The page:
Sorcery, Foxkin, Giants, and the Return of Dabir & Asim: Heroic Fantasy Quarterly #45!

Monday, September 21st, 2020 | Posted by Adrian Simmons

Epic Swamp

Heroic Fantasy Quarterly #45 was released on an unsuspecting world on the second of August. Four works of fiction, one outstanding poem, plus artwork and audio. A great issue that you should check out!

What have we got? This is what we’ve got:

Fiction Contents

Assailing the Garden of Pleasure, by Danial Ausema, with audio by Karen Bovenmeyer. The wounded apprentices of a corrupt teacher must gather what little power and skill they have to attempt to wrest the stolen parts of themselves from their corrupt master. The mastery of sorcery exacts a price. The search for vengeance exacts an even greater one.

Fox Hunt, by Rebecca Buchanan, with artwork by Simon Walpole and audio by Karen Bovenmeyer. There is a horror worming its way into the world of feudal Japan in this outstanding story. No bold samurai or powerful sorcerer fights against it — only a lone foxkin and a willful old woman stands in its way. A unique tale!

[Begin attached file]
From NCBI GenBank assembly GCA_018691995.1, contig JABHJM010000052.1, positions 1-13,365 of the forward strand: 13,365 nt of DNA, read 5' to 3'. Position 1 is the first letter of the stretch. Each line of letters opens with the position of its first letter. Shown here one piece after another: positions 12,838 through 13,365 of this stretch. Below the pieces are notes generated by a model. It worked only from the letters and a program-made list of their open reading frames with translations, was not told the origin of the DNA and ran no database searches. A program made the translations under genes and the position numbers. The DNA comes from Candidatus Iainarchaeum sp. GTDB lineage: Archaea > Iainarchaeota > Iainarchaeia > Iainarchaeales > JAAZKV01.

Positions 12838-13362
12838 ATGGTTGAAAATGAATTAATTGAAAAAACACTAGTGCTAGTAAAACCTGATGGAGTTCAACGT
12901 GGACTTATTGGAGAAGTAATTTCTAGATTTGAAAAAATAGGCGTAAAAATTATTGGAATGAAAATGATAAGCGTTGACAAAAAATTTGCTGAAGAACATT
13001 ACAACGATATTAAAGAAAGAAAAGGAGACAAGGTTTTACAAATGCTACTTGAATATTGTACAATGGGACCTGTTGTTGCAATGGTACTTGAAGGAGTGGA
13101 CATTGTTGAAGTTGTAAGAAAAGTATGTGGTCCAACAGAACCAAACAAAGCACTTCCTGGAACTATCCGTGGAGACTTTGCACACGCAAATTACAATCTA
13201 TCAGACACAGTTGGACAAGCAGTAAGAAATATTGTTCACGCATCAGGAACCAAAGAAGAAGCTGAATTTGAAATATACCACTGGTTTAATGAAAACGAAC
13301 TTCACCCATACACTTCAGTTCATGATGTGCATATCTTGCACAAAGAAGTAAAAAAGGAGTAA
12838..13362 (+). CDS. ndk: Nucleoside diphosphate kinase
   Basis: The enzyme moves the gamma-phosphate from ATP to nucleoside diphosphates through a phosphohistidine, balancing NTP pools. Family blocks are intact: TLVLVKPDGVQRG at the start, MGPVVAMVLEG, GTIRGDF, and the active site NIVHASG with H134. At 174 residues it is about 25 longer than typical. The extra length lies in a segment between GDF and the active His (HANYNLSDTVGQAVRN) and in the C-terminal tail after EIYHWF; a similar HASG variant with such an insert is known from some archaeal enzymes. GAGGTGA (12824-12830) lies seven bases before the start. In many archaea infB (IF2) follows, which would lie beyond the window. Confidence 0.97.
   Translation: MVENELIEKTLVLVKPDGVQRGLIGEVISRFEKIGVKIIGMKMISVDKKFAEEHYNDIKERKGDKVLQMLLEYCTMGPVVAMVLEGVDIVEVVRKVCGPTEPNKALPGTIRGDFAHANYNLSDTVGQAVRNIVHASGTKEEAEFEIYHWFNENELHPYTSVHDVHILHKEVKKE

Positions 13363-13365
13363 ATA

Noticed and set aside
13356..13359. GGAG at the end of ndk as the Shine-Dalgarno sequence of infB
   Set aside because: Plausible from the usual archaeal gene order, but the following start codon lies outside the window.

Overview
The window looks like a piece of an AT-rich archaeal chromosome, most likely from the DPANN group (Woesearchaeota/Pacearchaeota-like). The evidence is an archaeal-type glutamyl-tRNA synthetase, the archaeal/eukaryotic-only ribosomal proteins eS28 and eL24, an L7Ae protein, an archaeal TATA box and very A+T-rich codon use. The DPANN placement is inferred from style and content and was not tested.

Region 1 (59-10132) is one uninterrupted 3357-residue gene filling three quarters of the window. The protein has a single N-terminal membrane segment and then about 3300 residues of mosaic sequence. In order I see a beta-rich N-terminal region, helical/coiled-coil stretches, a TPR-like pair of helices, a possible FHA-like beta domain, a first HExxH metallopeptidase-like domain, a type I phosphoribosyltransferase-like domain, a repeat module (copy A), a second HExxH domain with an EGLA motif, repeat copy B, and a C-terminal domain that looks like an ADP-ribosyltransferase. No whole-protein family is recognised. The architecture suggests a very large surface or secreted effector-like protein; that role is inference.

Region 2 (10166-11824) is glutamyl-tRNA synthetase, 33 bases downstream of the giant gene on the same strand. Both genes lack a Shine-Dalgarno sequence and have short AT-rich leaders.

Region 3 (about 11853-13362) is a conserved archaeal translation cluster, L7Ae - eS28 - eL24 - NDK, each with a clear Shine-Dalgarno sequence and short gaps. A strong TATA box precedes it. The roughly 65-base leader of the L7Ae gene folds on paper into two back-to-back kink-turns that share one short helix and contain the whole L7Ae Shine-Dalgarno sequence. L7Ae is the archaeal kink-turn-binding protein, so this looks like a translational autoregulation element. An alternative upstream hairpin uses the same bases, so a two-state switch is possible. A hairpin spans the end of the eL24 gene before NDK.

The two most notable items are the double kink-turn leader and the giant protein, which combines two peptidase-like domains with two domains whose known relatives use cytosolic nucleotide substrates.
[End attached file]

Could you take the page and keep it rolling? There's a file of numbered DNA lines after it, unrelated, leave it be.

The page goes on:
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Analog Science Fiction, January/February 2020, Moby Dick, a Side-Quest, and HP Lovecraft

Sunday, September 20th, 2020 | Posted by Adrian Simmons

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Part One: Analog

Back in the Before Times, I strolled, maskless and blissful, into Barnes and Noble and bought the Analog Science Fiction, January/February 2020 issue. It is a super-sized double issue with a reprint of a classic story from the 90s. I’ve read it in bits and pieces over the months and one tale stuck out at me — the cover story: “The Quest for the Great Gray Mossy” by Harry Turtledove.

Turtledove mines the classics with an enviable lack of shame in this Moby Dick pastiche. Is it even a pastiche? It is more of an abridged version, but with dinosaurs. Imagine if you had a test due on Moby Dick, but by some outlandish set of coincidences you lacked internet access and couldn’t even get your hands on an old copy of the Cliff Notes — hitting this story the night before would ensure you’d manage the test fine.

Honestly, while there wasn’t anything wrong with the story, it didn’t bring anything new to it, either. I mean, outside of the fact that they are dinosaurs.

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Bigfoot, Uplifted Creatures, and the Largest Black Hole in the Universe: September/October Print SF Magazines

Saturday, September 5th, 2020 | Posted by John ONeill